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Syrian forces continue 'clean-up' in Deraa, Homs

Mar 5, 2012 19:00 IST

#Bashar al-Assad   #NewsTracker   #Politics   #Syria   #War/Conflict  

Amman: Syrian forces flooded the city of Deraa on Monday after overnight clashes there and pursued "clean-up" operations in Homs, where the Red Cross was still struggling to gain access to a former rebel bastion.

China said it would send an envoy to Syria to try to halt a conflict that has divided Beijing from Western and Arab powers demanding stronger action against President Bashar al-Assad.

Hundreds of troops and security men fanned out in Deraa, where the anti-Assad revolt flared nearly a year ago, on a scale not seen for months, a resident of the southern city said.

Protesters wave a pre-Baath Syrian flag and burn a banner bearing pictures of Russian President Dmitry Medvedev and Syrian Grand Mufti Ahmed Hassun. AFP

The clampdown followed attacks on security checkpoints in the city centre that were also the most extensive for months. At least one person was killed, the Deraa resident told Reuters.

Outgunned rebels have multiplied hit-and-run assaults across Syria in the last few days to signal their defiance after the military overran the Baba Amr district of Homs.

Syrian armored forces recaptured Baba Amr from its lightly armed defenders on Thursday after an almost month-long siege in which shelling reduced much of the district to rubble.

The International Committee of the Red Cross and the Syrian Arab Red Crescent were still seeking approval from Syrian authorities to enter Baba Amr to help civilians there.

The two agencies provided aid and medical care on Sunday to Baba Amr residents who had fled to the nearby village of Abel, ICRC spokesman Saleh Dabbakeh said in Damascus. "At the same time we continue trying to get into Baba Amr," he added.

Opposition activists have accused Syrian forces of carrying out bloody reprisals in Baba Amr, but their reports are hard to verify given Syria's severe curbs on independent media.

Human Rights Watch quoted "local sources" on Friday as saying about 700 civilians had been killed and thousands wounded in Homs since a military assault in the city began on 3 February.

Baba Amr clean-up

Syria's state news agency said the authorities had begun to remove "destruction and debris left by armed terrorist groups in Inshaat and Baba Amr neighborhoods in Homs" on Sunday.

It said 16 members of the security forces killed by insurgents had been buried the same day.

The British-based Syrian Observatory for Human Rights said the security forces had killed 29 people across Syria on Sunday. The Local Coordination Committees, a grassroots opposition group, put the death toll at 62, including 17 in Homs.

The United Nations refugee agency said up to 2,000 Syrians were fleeing the fighting for neighboring Lebanon, but it was not immediately clear how many had actually crossed the border.

"We had similar numbers in April 2011, but the flow of new arrivals had stabilised since then," Dana Sleiman, Beirut-based spokeswoman of the UN High Commissioner for Refugees, said.

Lebanon hosts more than 7,000 registered refugees from Syria. Turkish leaders say about 12,000 Syrians, half of them not registered at camps, have fled to their country.

Refugees told Reuters of army shelling and gunfire in border towns. One woman said she and her family had fled the village of Jusiyah, near Qusair, about 12 km (7 miles) from Lebanon.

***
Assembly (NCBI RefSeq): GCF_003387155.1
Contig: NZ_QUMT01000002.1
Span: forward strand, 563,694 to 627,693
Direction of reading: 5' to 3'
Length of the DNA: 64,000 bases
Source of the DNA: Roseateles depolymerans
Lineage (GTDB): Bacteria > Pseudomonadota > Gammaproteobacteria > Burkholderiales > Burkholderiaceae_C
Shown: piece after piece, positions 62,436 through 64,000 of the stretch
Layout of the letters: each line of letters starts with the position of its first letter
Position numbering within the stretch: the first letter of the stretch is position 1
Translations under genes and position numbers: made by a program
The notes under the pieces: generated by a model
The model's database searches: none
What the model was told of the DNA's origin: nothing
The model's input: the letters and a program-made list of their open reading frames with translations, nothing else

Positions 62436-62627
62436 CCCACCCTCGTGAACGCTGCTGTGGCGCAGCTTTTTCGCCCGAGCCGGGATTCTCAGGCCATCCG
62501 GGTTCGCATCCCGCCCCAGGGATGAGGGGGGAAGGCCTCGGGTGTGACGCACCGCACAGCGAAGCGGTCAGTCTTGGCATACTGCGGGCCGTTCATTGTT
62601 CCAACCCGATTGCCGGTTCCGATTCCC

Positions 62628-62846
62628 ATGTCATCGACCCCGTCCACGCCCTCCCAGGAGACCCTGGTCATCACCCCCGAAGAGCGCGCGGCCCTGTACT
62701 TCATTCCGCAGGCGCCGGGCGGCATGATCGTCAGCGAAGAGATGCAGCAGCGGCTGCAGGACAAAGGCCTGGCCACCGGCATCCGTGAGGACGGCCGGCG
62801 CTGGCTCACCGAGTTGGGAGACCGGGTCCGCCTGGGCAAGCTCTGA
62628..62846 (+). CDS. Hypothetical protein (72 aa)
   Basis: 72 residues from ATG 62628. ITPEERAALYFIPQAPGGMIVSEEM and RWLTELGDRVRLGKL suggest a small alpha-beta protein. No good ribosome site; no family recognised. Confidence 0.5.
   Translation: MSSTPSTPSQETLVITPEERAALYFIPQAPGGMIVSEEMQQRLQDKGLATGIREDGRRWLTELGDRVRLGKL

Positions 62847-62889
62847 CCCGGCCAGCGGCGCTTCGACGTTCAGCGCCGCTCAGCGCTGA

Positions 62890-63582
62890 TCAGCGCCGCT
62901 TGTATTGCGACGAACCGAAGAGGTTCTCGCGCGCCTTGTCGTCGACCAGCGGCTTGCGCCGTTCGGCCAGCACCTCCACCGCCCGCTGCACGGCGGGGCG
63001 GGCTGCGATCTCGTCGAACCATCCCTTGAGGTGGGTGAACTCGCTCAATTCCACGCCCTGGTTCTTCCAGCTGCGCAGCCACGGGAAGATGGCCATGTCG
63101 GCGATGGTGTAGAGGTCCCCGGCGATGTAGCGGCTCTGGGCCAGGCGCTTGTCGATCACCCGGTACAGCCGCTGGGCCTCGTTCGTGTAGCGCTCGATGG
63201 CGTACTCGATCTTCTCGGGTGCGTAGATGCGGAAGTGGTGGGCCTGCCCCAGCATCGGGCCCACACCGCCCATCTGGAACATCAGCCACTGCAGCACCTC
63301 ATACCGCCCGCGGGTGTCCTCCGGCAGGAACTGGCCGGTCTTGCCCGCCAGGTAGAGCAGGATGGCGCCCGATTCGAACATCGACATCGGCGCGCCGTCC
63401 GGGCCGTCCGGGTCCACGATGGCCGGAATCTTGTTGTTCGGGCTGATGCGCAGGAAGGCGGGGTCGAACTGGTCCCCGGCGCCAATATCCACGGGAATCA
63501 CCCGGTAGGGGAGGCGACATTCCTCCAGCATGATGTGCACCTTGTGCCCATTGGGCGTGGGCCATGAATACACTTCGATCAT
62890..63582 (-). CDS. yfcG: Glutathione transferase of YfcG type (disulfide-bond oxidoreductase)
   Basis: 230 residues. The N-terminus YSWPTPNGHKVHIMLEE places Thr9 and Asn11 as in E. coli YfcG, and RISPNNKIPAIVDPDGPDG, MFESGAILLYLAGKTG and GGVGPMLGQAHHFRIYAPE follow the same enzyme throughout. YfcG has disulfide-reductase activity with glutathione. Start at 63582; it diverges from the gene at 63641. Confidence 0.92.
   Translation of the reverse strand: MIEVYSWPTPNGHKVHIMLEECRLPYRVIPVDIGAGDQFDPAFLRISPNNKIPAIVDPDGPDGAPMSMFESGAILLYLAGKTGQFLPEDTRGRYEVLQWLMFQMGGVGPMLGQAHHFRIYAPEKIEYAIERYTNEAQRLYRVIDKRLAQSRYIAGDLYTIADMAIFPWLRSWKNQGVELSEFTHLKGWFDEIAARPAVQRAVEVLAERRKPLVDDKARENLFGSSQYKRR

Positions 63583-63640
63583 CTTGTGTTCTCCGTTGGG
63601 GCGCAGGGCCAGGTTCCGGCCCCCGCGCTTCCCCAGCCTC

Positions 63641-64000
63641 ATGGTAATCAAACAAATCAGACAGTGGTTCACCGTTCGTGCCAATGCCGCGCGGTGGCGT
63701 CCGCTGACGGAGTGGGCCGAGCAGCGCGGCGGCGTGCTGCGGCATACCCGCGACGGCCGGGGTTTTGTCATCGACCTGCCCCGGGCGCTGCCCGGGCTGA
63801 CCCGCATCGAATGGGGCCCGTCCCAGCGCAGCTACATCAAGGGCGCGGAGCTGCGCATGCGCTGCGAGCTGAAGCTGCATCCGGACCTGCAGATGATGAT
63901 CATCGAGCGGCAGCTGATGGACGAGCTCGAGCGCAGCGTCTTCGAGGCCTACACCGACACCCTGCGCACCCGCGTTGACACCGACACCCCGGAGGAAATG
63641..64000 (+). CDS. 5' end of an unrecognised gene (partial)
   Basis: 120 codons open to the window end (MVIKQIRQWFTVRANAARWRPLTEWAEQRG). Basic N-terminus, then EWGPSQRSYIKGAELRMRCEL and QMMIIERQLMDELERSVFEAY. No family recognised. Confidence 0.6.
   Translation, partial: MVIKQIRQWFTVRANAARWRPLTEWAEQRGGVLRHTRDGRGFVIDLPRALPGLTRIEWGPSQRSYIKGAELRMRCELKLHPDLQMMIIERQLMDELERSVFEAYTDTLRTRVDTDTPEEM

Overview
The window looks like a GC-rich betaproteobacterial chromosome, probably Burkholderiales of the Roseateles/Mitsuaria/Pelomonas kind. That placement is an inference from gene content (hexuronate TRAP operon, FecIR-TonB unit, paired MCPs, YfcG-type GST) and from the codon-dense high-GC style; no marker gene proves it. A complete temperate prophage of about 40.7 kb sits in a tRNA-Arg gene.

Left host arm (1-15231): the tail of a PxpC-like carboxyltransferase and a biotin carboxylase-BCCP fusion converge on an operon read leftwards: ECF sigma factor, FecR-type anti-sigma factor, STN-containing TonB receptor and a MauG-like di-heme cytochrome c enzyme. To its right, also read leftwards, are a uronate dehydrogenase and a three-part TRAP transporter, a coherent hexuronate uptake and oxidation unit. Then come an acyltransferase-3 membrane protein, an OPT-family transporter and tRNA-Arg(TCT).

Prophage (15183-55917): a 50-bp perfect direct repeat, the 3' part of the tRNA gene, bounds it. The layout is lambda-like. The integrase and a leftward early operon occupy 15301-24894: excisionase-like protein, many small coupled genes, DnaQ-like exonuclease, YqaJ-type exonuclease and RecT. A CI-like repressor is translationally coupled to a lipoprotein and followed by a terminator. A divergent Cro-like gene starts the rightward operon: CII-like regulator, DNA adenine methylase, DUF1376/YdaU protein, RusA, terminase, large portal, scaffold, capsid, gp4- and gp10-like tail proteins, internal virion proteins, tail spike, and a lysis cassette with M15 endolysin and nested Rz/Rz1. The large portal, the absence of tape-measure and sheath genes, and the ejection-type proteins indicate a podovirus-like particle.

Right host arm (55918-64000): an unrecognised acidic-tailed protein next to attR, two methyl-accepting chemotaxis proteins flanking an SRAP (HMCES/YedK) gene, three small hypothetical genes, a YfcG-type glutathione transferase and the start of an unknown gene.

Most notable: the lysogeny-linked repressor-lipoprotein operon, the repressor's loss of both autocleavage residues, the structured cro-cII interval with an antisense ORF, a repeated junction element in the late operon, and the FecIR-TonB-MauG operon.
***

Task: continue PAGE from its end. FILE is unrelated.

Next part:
"In the morning the shelling started, so we had to leave towards Lebanon. There were some wounded, but I don't know what happened to them," Um Ali, 64, said on Sunday.

World disunited on Syria

The world has failed to agree on how to halt the bloodshed in Syria. Last month China and Russia vetoed a UN Security Council draft resolution that would have backed an Arab League call for Assad to step down as part of a political transition.

Assad has rejected the plan, saying he is pressing ahead with his own political reform timetable, which includes a multi-party election within three months based on a new constitution.

Saudi Arabia and Qatar are among countries that have called for Syrian rebels to be armed, but there is little appetite in the West for Libya-style military intervention that could have many unforeseen consequences in the conflict-prone Middle East.

However, senior US Republican Senator Lindsey Graham on Sunday advocated arming Syria's rebels through the Arab League and suggested the imposition of "no-drive" and "no-fly" zones against Syrian military forces.

Russian Foreign Minister Sergei Lavrov will join Arab counterparts in Cairo this month to discuss Syria.

And China's former ambassador to Damascus, Li Huaxin, will go to the Syrian capital on Tuesday to discuss a six-point Chinese plan, the Chinese Foreign Ministry said.

"Although conditions are extremely complicated, and the situation remains tense, China still maintains that a political solution offers the fundamental escape from the Syrian crisis," Foreign Ministry spokesman Liu Weimin said.

In a statement at the weekend, Beijing warned other powers not to use humanitarian aid for Syria to "interfere" there, and urged Assad's government and other warring sides to stop fighting "immediately, fully and unconditionally".

The United Nations says Syrian security forces have killed more than 7,500 civilians since the revolt against the Assad family's four-decade rule began in March last year.

Several Arab and Western countries have pulled their diplomats out of Syria and imposed sanctions in protest.

Air France cancelled its Damascus flight on Monday for "security reasons", a spokeswoman said without giving details. The airline has yet to decide on this week's remaining flights.

Reuters

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